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Geeky weeding present

 

My friends Tobias and Anna got married and as usual I did not have any ideas for a present for a long time. But then I was playing around with the ESP8266 modules in a quiet minute I had a cool idea: As Tobias was the one that brought me to Arduinos & electronics the idea was born to program an ESP8266 to deliver the present:

Once connected to the ESP acting as an AP there should be a catch-all website (“Captive Portal”) giving the lucky couple some nice wedding ascii-art and the present in form of a coupon code. First I wanted to buy some (parts of) bitcoins to give them as a present. Unfortunately I did not have enough time to figure out how bitcoins work and especially how I could buy them to give them away like a coupon code. That is why I ended up using an unexciting amazon coupon code.

Then I mounted everything in a cigar box I had lying around and even supplied instant power using two AA batteries. So to open their present they now just have to power of the ESP8266 and connect to the wedding-wifi. On usual hardware the “captive portal” pops up with the custom wedding greetings and the present. And as the ESP is not soldered directly he can easily reuse the mcu.

I think it this the right way to give an electrical engineer his weeding present. Happy wedding, Tobias!

I just slightly changed the sources I found for the ESP8266 Captive Portal project, so I will not publish any sources here.

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Repairing an htc desire 626g+

Right a month after my sister got a new htc desire 626g+ it dropped on the floor leaving it with a broken screen and a dead touchscreen. unless you do not repair it it came useless. So I tried my best – and voilá it is working again.

I bought a replacement (readily assembled display including touch screen digitizer) on ebay and worked my way through until I could replace the screen. As I could not find any tutorials on the internet yet I want to share my experience here.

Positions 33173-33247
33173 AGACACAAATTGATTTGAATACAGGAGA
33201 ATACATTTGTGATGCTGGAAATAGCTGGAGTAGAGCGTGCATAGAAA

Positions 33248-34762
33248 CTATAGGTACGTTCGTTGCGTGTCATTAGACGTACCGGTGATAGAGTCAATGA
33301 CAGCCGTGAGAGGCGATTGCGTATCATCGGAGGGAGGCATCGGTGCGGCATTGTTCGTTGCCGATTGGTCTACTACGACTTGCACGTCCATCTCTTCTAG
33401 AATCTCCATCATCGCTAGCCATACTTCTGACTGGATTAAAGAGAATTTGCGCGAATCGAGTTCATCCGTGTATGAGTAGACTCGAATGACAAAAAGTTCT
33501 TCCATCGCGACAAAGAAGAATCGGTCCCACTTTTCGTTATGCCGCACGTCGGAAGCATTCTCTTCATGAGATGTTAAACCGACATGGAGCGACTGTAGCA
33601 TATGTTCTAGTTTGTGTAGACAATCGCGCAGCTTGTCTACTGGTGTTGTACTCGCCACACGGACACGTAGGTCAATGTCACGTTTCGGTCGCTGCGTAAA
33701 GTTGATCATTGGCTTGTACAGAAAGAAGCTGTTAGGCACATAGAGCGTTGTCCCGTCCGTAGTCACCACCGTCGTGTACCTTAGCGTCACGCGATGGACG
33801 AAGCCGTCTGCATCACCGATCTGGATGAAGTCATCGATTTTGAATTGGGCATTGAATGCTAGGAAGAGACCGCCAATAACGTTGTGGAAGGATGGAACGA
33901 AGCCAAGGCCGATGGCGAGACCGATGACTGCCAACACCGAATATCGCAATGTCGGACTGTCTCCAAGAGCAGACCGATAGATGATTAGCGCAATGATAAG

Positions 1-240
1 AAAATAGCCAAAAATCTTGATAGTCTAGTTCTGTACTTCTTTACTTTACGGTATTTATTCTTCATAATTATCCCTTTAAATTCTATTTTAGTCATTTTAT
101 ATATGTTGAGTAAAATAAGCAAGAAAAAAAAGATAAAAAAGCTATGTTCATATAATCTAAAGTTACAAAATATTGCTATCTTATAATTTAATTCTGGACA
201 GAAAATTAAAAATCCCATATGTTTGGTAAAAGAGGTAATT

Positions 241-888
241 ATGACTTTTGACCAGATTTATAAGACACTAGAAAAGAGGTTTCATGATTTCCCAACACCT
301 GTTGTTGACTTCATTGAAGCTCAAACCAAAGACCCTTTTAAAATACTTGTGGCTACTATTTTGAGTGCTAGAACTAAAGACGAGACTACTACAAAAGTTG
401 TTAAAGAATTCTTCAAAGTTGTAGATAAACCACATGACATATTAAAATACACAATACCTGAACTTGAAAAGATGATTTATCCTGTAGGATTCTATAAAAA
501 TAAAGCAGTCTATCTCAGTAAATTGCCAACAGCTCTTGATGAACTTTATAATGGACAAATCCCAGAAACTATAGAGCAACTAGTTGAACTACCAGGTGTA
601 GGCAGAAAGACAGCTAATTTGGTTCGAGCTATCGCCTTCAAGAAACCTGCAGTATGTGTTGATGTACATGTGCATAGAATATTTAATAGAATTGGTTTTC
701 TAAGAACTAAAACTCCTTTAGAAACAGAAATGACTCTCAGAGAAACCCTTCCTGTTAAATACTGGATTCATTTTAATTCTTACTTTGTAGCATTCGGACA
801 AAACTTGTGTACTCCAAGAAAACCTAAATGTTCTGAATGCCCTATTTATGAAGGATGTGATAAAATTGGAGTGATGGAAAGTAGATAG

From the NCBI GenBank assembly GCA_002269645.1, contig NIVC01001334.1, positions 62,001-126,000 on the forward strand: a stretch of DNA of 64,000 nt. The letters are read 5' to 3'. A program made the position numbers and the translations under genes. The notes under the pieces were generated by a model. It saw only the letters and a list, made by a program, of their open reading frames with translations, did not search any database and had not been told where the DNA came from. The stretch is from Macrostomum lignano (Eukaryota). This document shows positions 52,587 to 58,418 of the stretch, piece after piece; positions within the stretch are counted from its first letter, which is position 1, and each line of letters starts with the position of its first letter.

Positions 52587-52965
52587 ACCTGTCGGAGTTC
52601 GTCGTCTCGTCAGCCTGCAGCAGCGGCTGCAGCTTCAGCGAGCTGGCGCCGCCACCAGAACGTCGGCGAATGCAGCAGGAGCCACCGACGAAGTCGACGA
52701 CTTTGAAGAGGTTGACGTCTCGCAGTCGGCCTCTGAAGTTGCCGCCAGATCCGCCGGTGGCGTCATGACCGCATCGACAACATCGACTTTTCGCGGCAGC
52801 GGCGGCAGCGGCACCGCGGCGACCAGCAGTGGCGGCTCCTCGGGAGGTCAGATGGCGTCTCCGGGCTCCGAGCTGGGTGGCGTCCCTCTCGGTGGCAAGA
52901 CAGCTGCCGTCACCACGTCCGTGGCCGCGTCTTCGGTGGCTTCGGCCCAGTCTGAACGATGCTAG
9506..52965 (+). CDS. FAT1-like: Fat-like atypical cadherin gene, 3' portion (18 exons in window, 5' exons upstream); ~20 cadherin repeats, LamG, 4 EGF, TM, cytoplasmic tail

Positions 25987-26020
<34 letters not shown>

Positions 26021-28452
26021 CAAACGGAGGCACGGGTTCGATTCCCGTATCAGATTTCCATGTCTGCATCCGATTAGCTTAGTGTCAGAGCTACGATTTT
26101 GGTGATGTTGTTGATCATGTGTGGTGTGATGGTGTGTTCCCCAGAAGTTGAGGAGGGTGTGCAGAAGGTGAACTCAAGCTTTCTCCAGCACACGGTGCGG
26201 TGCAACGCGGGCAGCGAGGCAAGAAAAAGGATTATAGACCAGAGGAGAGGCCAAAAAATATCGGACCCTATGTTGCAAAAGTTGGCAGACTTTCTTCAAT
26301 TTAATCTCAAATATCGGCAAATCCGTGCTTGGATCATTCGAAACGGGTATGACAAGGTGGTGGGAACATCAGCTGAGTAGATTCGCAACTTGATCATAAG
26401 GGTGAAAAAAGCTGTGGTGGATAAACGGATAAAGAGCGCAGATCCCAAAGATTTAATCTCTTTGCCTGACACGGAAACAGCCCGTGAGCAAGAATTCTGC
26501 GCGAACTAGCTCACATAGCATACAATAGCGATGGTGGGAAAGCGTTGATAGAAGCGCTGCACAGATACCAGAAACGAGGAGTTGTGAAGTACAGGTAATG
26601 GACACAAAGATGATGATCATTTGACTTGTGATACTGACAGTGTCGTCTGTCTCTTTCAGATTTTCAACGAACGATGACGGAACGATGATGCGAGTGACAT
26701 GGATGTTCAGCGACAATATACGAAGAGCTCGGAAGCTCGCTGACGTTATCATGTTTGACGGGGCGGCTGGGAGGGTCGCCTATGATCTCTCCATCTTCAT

My lessons to repair:

  • Open the back cover of the phone
  • Remove the surrounding frame. It can be removed with a plektron in the gap between the frame and the front cover
  • Remove all screws on the back and carefully remove the plastic covering the electronics
  • Now you can also remove the battery. It is glued with doublesided tape. Start by lifting it on the side that points to the usb plug. Then unplug the battery connector.
  • Disconnect the two flex cables of the old display. You can see which cables they are when you already have your new display.
  • In the battery compartment is a hole that let’s you see to the back side of the display.
  • Now pick a hairdryer and warm up the front glass of the phone and try to get out the old display element. As it did not work so well for me I just destroyed the glass (actually it was already defective as it was split) and picked out the display partly until I had everything out.
  • Then I cleaned the frame where the old display was taped and inserted the new display with new tape.
  • Connect the cables and assemble everything again.
  • I was happy that it booted up and everything worked.
  • Be carefully and never use too much force. When doing so, you will definitely destroy something! All parts _can_ be removed without too much force and without destroying them (except for the display unit that I did not care about as it was already broken :-)

Here are some pictures showing the insides of the phone. Maybe it can help you repairing your own phone.

 

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Time Measurement for Carrera Slot Car Track

 

After I had to have my own Carrera slot car track last year I soon wanted to have proper time measurement. First we measured time with a stopwatch app on the mobile – one driving the slot car and another one taking the time. But of course it is inaccurate and it was more and more becoming inaccurate as the night proceeded to fall – blame it on sleepiness, the beer or both *twinker!*

So I began to experiment with the MicroView – my first thing on Kickstarter I actually supported. It comes with an integrated OLED display and is fully Arduino compatible. To document the times I connected a mini thermal printer. I also added some push buttons to change the number of laps for one race and the number of players. Pressing this button changes the current player and the measured time is than properly assigned when it comes to printing the result.

Ingredients:

  • MicroView, https://www.sparkfun.com/products/12923
  • Mini Thermal Printer + thermal paper
  • Infrared Obstacle Avoidance Sensor
  • 5v switching power supply (Minimum 2 Ampere suggested for printer)

See it in action in the video: